At a high level, facility managers take the data and optimize operating results, building performance, capital planning, and business enablement. Specifically, they use it to perform predictive analysis to understand customer satisfaction and feedback, increase energy efficiency, provide meaningful sustainability programs, and optimize employee productivity. There is so much real estate, property, and customer usage data available today that the role of the facility manager is positioned to be a valuable business partner and a change agent for business performance.
In particular, smart building platforms have armed facility managers with more information than ever before, giving them the ability to troubleshoot issues before they become major problems. Sophisticated building systems can use data to do anything from tracking employee trends, to detecting signs that a piece of equipment may be ready to fail, to flagging when a piece of equipment is due for routine maintenance. The repairs, however, have to be conducted by humans, so having an integrated service-technology solution is more important than ever.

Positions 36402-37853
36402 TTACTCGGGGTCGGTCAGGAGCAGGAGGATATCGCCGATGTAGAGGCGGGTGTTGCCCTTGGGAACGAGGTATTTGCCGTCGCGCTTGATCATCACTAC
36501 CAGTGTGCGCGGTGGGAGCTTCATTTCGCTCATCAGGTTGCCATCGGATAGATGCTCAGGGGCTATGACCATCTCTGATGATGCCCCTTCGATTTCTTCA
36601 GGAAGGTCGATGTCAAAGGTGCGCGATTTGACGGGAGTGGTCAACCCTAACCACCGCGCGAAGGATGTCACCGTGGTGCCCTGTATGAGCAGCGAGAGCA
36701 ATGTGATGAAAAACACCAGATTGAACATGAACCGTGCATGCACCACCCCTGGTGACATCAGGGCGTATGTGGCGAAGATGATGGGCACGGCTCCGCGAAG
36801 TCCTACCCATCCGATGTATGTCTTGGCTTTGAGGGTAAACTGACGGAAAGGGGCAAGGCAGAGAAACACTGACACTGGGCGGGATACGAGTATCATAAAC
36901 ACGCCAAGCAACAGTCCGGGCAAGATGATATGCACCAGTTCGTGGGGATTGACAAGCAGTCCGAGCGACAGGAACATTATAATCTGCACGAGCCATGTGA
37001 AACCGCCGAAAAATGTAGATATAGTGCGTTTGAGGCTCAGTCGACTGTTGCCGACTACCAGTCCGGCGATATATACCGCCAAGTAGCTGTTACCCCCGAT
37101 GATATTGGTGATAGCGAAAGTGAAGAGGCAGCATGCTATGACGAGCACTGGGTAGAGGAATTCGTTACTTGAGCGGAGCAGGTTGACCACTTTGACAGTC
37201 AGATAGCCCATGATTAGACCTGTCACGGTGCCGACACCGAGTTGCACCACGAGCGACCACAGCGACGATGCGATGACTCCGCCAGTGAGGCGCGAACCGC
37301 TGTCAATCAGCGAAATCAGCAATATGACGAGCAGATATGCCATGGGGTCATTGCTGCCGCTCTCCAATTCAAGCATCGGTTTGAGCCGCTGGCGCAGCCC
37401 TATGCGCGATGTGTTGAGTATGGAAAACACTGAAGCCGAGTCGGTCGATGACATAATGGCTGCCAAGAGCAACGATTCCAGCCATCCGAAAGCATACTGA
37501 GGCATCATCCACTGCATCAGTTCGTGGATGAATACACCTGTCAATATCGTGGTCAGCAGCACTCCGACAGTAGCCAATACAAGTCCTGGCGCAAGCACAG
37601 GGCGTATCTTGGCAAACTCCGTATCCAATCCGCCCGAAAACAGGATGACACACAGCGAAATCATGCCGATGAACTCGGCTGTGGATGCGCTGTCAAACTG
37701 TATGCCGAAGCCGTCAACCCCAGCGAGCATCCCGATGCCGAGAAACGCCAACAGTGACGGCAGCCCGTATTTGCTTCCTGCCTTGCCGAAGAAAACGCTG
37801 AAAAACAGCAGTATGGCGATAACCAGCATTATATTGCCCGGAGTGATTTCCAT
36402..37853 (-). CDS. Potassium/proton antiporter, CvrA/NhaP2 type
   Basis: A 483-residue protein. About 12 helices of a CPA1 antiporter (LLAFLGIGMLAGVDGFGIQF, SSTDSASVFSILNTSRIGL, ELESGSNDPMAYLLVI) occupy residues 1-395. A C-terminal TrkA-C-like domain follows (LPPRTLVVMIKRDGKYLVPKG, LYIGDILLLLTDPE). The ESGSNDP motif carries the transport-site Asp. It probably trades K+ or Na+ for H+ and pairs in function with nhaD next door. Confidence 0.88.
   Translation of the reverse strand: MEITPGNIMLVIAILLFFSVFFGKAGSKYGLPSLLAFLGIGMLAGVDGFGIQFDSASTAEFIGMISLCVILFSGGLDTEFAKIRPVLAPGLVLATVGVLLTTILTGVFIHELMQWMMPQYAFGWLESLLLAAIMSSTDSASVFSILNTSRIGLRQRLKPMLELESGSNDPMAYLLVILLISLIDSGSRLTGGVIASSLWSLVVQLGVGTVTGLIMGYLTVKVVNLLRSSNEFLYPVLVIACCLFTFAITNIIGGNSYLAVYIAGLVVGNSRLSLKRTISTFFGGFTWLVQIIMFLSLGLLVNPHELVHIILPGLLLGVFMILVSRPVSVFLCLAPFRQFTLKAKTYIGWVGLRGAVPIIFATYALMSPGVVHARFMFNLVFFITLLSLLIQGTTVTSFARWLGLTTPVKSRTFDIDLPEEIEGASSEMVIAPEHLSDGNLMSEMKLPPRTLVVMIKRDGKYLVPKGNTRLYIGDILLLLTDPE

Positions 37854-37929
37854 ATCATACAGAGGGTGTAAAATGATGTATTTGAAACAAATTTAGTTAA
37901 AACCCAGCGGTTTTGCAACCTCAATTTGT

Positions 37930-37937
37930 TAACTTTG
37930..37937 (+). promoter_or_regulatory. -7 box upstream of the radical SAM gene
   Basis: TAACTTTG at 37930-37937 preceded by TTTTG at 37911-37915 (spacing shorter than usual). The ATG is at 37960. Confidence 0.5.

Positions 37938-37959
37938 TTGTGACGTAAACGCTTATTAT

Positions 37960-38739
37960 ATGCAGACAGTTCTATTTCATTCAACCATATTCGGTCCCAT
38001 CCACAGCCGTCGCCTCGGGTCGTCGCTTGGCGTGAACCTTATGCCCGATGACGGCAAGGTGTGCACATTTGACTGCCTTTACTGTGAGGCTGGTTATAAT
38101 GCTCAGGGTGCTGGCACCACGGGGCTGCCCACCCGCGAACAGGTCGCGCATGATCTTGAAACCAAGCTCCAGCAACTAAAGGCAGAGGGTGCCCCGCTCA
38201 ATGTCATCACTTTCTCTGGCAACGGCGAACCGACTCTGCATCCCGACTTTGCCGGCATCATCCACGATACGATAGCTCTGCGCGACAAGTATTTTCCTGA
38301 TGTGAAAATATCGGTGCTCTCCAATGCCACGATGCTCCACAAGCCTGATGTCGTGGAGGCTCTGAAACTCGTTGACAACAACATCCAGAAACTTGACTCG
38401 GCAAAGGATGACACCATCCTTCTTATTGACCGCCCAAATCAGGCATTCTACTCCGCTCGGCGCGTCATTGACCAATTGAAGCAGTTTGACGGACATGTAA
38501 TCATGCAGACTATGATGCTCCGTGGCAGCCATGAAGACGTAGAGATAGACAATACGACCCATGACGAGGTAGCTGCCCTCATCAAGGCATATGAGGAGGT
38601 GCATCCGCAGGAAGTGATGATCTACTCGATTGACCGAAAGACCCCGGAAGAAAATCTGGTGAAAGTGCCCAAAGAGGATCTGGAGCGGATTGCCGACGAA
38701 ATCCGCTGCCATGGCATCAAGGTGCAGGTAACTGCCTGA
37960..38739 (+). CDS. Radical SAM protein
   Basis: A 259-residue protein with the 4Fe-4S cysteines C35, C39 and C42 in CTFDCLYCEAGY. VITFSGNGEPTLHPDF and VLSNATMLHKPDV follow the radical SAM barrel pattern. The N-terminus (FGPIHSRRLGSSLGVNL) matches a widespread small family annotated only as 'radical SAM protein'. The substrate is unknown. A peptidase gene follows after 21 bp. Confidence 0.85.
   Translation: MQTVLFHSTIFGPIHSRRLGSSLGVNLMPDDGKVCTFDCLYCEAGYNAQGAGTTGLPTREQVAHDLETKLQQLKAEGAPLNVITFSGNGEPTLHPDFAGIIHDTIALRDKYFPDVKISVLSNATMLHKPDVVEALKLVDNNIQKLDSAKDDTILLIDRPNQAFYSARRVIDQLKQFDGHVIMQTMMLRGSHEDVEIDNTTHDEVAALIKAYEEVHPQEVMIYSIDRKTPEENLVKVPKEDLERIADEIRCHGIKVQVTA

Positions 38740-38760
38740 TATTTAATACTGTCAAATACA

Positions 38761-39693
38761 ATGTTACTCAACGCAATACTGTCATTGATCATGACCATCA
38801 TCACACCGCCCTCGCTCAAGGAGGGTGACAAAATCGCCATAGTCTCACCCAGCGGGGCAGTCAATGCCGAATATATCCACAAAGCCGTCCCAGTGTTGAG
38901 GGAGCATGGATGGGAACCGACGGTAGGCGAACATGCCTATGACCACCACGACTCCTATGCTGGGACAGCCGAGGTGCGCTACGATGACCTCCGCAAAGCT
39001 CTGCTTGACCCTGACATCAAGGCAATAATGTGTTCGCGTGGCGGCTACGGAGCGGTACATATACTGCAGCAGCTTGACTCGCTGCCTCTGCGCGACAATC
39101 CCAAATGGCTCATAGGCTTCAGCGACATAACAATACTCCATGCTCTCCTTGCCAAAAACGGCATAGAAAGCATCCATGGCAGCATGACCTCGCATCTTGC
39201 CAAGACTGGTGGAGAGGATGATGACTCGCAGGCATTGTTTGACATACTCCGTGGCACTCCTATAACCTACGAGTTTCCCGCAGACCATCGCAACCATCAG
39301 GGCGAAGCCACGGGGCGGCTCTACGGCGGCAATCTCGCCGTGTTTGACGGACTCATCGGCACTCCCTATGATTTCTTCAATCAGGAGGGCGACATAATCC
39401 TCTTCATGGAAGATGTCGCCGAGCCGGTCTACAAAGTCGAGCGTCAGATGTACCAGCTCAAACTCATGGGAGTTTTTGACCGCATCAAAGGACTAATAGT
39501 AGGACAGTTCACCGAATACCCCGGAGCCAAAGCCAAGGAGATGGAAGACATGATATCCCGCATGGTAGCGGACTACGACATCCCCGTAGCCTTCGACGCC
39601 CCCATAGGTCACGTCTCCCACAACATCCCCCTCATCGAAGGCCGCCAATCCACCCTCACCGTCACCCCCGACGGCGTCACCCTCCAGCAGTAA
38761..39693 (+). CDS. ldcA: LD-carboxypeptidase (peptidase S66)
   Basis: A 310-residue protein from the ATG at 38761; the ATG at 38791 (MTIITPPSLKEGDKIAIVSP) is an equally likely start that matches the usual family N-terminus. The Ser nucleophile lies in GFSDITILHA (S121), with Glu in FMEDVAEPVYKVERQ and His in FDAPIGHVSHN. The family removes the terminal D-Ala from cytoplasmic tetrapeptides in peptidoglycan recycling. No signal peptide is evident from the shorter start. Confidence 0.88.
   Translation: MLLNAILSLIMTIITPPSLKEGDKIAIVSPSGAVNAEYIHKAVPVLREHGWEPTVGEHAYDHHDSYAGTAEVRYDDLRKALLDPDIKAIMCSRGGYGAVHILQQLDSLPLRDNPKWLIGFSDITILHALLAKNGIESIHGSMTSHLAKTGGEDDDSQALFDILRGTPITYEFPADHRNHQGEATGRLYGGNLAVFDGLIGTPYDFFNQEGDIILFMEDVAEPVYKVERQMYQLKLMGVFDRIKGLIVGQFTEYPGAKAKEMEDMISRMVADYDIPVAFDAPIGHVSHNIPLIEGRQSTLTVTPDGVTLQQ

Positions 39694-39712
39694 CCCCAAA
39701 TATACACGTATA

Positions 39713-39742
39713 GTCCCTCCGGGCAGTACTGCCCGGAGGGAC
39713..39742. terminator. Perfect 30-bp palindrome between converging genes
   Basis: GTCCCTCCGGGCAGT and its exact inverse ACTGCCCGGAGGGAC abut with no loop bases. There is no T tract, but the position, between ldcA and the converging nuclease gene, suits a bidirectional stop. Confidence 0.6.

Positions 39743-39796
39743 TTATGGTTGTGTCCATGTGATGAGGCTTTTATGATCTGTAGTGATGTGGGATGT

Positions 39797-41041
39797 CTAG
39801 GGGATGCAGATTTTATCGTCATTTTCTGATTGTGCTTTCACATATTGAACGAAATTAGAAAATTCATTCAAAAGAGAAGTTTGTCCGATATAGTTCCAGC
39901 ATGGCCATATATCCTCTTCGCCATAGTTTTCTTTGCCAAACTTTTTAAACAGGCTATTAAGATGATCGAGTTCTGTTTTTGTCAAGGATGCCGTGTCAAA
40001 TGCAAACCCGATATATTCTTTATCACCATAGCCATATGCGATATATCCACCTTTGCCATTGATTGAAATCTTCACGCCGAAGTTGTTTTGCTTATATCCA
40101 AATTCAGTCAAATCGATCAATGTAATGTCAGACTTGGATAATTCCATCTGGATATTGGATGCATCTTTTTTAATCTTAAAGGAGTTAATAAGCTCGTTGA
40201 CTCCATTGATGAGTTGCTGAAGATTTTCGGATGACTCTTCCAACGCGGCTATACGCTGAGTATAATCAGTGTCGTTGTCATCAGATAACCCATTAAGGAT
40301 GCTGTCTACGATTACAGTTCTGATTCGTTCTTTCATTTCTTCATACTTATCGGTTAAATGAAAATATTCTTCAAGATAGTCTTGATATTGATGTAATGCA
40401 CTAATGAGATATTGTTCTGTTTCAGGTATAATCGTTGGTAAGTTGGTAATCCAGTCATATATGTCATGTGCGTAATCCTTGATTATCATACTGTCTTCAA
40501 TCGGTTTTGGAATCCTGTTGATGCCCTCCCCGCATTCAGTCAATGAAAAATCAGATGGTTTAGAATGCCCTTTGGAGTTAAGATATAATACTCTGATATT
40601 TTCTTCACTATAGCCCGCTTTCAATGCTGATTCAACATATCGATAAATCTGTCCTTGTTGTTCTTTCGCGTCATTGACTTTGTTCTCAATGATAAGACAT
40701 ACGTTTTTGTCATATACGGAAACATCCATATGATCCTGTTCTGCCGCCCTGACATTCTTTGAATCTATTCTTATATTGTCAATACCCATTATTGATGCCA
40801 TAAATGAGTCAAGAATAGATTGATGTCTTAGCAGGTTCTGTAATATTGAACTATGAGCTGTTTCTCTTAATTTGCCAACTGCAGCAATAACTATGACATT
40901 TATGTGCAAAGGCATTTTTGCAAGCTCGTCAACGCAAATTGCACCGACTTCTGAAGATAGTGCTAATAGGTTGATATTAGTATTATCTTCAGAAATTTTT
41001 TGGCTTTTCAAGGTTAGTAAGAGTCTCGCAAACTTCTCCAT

Energy efficiency and sustainability is an area where new ways of gathering and interpreting data can empower facility managers to make an enormous impact. There are platforms today that can monitor energy use across multiple buildings, automatically adjust temperature settings, remotely make system adjustments, and feed the information directly into metrics reporting and utility cost and usage analyses.
Technology is enabling the facility manager to work and think differently and to create business cases based on strong, reliable data resulting in measurable return on investment, smart cost-avoidance techniques, and cost-savings techniques, thereby extending the life of the assets for which they are responsible. Technology is providing the profession the means to a better portfolio performance, which can be tracked, measured, and reported across a multitude of metrics.